Scandinavian Journal of Immunology

Published by Wiley
Online ISSN: 1365-3083
Print ISSN: 0300-9475
The complement system is old, yet it may still have something new to teach us. For many years, research has existed which shows that C3d, in addition to its established role as an adjuvant, could have an immunosuppressive activity. Being true, it suggests that a common mechanism may be used both by organisms and by their pathogens to prevent unwanted immune responses.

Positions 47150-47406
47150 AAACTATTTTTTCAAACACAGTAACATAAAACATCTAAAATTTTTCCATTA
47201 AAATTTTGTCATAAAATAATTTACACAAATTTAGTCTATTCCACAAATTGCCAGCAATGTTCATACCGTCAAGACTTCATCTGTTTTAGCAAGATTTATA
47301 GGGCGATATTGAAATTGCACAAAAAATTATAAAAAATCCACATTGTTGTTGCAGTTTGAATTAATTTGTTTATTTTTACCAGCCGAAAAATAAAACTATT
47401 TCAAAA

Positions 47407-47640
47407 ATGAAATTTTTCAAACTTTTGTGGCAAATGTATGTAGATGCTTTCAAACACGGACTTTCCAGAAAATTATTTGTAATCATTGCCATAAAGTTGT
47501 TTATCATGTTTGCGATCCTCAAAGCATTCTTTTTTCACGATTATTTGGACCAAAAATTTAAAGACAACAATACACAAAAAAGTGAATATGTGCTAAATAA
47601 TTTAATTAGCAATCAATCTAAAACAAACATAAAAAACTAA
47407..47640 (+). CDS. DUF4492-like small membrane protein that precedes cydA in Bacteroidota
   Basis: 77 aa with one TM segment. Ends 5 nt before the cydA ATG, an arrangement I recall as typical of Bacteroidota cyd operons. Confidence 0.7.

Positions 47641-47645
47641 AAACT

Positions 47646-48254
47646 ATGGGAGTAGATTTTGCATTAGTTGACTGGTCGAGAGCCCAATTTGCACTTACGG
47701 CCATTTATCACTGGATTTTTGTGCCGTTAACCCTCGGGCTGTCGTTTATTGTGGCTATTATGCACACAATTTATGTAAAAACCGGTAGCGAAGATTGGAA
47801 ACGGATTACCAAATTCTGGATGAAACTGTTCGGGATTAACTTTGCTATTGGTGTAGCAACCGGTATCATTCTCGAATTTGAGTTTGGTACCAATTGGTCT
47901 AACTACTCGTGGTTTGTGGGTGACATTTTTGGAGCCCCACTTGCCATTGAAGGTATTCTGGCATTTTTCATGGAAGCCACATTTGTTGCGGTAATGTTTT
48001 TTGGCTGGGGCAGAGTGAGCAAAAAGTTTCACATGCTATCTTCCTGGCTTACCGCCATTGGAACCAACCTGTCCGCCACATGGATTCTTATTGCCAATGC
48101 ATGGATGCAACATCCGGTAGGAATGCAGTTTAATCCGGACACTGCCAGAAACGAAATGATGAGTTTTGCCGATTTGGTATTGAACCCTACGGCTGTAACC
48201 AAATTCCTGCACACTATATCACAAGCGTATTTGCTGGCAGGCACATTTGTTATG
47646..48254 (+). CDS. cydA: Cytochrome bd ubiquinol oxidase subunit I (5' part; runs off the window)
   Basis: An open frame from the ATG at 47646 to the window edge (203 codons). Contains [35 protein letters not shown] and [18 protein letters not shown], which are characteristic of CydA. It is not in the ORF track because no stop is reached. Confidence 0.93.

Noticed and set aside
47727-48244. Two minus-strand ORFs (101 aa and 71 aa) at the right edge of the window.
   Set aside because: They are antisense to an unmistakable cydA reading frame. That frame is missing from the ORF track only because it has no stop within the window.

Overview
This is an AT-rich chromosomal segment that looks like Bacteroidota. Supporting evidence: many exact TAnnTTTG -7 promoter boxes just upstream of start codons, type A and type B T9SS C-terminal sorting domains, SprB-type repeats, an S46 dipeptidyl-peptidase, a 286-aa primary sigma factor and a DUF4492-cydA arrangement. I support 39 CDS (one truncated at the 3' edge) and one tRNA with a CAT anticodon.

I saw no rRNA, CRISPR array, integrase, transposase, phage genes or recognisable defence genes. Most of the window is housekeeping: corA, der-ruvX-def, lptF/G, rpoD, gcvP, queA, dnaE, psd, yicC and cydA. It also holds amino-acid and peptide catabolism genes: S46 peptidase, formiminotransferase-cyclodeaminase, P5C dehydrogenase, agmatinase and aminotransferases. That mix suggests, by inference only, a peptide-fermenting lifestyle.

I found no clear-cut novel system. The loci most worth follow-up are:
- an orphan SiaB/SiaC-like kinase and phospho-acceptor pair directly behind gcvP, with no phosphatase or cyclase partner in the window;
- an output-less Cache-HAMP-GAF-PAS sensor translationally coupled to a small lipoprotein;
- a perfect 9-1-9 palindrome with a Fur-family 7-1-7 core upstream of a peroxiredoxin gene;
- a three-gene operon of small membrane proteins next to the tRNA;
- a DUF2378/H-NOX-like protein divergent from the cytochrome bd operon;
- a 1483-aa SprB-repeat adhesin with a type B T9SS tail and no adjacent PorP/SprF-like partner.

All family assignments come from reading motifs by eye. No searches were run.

The objective was to investigate the frequency of human leucocyte antigen (HLA)-E alleles in Egyptian women with and without recurrent miscarriage (RM) to evaluate their role on the maintenance of pregnancy. A case-control study was adopted. HLA-E gene polymorphism typing was carried out by restriction fragment length polymorphism for 108 women with RM and 120 fertile female controls. The frequency of HLA-E *0101 allele was higher in patients with RM and HLA-E*0103 allele was higher in fertile controls, and the difference was statistically significant (P=0.003, P(c)=0.006). HLA-E*0101/0101 genotype was the most frequent genotype in patients (45.4%), followed by HLA-E*0101/0103 (44.4%) and finally HLA-E*0103/0103 genotype (10.2%). The difference in the frequency of HLA-E*0101/0101 homozygous genotype in patients with RM compared with that in the fertile controls was statistically significant (OR=2.02, 95% CI=1.13-3.62, P=0.011, P(c)=0.033). We found an increased frequency of homozygosity for HLA-E*0101 in Egyptian women with RM. HLA-E*0101 homozygosity may thus be a risk factor for RM.